Hudson Soft‘s 1986 NES release, Milon’s Secret Castle, is a platform game with a focus on uncovering secrets. Either by shooting walls and platforms with bubbles, or by headbutting certain tiles.
Developed by Imagineer, the Nintendo Entertainment System version of Elite is pretty good – considering that the NES isn’t particularly suited to generating wireframe 3D graphics. Yes, the wireframe 3D is slow (like in all the 8-bit versions of Elite), but not to the point where it makes the game unplayable.
Game Name, System (Release Date)
Mega Man, Famicom (17th Dec 1987)
Mega Man 2, Famicom (24th Dec 1988)
Mega Man 3, Famicom (28th Sept 1990)
Mega Man: Dr. Wily’s Revenge, Game Boy (26th July 1991)
Mega Man 4, Famicom (6th Dec 1991)
Mega Man II, Game Boy (20th Dec 1991)
Mega Man 5, Famicom (4th Dec 1992)
Mega Man III, Game Boy (11th Dec 1992)
Mega Man IV, Game Boy (29th Oct 1993)
Mega Man 6, Famicom (5th Nov 1993)
Mega Man X, SNES (17th Dec 1993)
Mega Man V, Game Boy (22nd July 1994)
Mega Man X2, SNES (16th Dec 1994)
Mega Man 7, SNES (24th March 1995)
Mega Man X3, SNES (1st Dec 1995)
Mega Man 8, PlayStation (17th Dec 1996)
Mega Man X4, PlayStation (1st Aug 1997)
Mega Man X5, PlayStation (30th Nov 2000)
Mega Man X6, PlayStation (29th Nov 2001)
Mega Man Zero, Game Boy Advance (26th April 2002)
Mega Man Zero 2, Game Boy Advance (2nd May 2003)
Mega Man X7, PlayStation 2 (17th July 2003)
Mega Man Zero 3, Game Boy Advance (23rd April 2004)
Mega Man X: Command Mission, GameCube (29th July 2004)
Mega Man X9, PlayStation 2 (7th Dec 2004)
Mega Man Zero 4, Game Boy Advance (21st April 2005)
Mega Man ZX, Nintendo DS (6th July 2006)
Mega Man 6, released by Capcom in 1993, was the last of the Mega Man games on the Famicom/NES. The first Super Nintendo Mega Man game – Mega Man X – also came out the same year as this. Which is a bit of a shock when you compare the games side by side…
1992‘s Mega Man 5 on the Famicom/NES starts with a jaunty tune and a comic book style intro, and then after that it’s back to more of the same platform shooting.
This time Mega Man is up against Stone Man, Gravity Man, Crystal Man, Charge Man, Napalm Man, Wave Man, Star Man, and Gyro Man.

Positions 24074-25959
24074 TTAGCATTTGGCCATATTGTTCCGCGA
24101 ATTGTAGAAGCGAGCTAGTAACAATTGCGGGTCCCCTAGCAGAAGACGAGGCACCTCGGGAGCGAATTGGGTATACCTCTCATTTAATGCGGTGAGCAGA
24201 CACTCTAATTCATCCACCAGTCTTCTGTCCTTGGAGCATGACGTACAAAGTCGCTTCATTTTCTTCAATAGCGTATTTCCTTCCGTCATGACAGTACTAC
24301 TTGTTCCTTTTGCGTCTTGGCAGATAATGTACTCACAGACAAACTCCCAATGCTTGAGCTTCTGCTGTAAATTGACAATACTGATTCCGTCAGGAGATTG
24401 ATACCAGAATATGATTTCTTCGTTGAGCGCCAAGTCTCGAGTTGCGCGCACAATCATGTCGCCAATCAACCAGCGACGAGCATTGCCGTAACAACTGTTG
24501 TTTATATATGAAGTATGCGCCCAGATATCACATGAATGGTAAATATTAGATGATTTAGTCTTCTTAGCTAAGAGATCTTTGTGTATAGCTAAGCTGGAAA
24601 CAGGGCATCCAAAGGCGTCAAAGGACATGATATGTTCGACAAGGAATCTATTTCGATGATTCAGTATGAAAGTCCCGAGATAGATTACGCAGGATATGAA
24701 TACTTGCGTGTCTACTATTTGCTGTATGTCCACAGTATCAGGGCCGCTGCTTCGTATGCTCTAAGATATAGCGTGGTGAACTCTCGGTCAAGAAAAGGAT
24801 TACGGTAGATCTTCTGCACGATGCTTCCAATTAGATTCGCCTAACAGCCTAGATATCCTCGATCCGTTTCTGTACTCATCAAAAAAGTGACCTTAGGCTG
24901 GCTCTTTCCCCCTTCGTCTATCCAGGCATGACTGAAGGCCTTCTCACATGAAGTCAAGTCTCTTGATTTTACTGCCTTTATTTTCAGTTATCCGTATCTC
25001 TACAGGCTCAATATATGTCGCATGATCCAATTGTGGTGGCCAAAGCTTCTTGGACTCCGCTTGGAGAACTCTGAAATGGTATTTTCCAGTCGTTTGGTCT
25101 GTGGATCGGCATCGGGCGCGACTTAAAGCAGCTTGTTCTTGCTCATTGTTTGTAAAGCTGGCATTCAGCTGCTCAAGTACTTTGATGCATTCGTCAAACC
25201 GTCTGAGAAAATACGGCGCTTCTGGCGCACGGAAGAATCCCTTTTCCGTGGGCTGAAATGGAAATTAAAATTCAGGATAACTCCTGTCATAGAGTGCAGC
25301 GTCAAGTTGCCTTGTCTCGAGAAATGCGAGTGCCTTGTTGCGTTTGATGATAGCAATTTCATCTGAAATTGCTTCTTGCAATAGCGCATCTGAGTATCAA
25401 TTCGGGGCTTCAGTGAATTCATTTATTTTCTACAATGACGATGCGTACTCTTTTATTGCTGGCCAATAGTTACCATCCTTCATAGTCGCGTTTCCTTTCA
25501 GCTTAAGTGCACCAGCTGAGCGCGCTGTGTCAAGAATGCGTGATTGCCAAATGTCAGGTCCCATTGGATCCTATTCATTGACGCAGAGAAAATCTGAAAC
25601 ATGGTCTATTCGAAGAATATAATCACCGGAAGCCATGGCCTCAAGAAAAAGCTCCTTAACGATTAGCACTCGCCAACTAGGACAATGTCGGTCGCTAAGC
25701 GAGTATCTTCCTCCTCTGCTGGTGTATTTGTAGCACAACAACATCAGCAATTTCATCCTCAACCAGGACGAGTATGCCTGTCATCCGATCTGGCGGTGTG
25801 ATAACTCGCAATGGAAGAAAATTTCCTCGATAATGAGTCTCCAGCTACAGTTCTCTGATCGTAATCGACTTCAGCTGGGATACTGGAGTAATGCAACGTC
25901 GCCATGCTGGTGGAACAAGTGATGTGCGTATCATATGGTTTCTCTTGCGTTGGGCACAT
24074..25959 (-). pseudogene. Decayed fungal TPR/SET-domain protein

Mega Man 4 was published by Capcom for the Nintendo Famicom in 1991.
Other than a new intro sequence (still not making much sense having been badly translated into English), a new set of bad guys, and some newly-designed levels, there’s not a great deal different in this game to what has preceded it.
There are over 130 Mega Man titles, and many are essentially the same formula. That is: choose a level based on one of a number of boss enemies (usually themed, with a unique name); run and jump your way through a tortuous series of platforms and ladders to reach said boss; then whup its ass in a boss fight.
The 1988 sequel to Mega Man, Mega Man 2 is more of the same rock-hard platforming and shooting action on the Nintendo Entertainment System (aka the Famicom).
Your six major protagonists this time are: Bubble Man, Air Man, Quick Man, Heat Man, Wood Man, Metal Man, Flash Man, and Crash Man. And – as usual – each has their own themed level which you can choose from in the opening menu.
Known as “Rock Man” in its native Japan, Mega Man is a Nintendo Famicom game developed and published by Capcom in 1987. It is the beginning of the long-running Mega Man series.
What the first Mega Man did was establish a style of its own – for both gameplay and graphics.
The third Final Fantasy game was released for the Nintendo Famicom in Japan in 1990. It wasn’t officially translated into English until many years after its initial release, so a variety of fan translations exist online, and their quality varies wildly. The TransTeam translation I found to be pretty good although the font and text alignment isn’t perfect.